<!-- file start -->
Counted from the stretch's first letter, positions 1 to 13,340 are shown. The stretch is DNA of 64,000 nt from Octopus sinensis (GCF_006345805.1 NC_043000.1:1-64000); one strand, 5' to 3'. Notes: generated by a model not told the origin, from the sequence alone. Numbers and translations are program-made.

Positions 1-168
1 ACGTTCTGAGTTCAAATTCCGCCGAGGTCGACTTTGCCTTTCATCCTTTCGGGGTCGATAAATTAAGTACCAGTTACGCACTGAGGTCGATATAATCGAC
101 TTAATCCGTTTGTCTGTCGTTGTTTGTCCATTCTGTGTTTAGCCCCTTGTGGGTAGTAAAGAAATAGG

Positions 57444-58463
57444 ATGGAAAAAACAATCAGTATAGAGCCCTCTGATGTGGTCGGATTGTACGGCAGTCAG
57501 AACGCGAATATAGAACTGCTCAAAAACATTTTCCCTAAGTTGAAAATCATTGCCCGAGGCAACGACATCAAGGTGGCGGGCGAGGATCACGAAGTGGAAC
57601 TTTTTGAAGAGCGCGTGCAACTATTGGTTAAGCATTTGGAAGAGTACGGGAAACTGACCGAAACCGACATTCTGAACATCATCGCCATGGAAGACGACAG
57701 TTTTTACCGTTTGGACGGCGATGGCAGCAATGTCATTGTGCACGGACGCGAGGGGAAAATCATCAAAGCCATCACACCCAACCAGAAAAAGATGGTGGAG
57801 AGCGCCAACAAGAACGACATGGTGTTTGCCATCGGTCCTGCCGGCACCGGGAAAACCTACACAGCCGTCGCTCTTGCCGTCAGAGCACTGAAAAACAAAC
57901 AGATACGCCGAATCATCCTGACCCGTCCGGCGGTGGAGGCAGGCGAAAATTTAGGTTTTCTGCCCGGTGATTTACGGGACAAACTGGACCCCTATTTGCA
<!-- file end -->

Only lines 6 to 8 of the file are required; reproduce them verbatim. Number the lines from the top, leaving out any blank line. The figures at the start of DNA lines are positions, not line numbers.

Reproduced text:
57444 ATGGAAAAAACAATCAGTATAGAGCCCTCTGATGTGGTCGGATTGTACGGCAGTCAG
57501 AACGCGAATATAGAACTGCTCAAAAACATTTTCCCTAAGTTGAAAATCATTGCCCGAGGCAACGACATCAAGGTGGCGGGCGAGGATCACGAAGTGGAAC
57601 TTTTTGAAGAGCGCGTGCAACTATTGGTTAAGCATTTGGAAGAGTACGGGAAACTGACCGAAACCGACATTCTGAACATCATCGCCATGGAAGACGACAG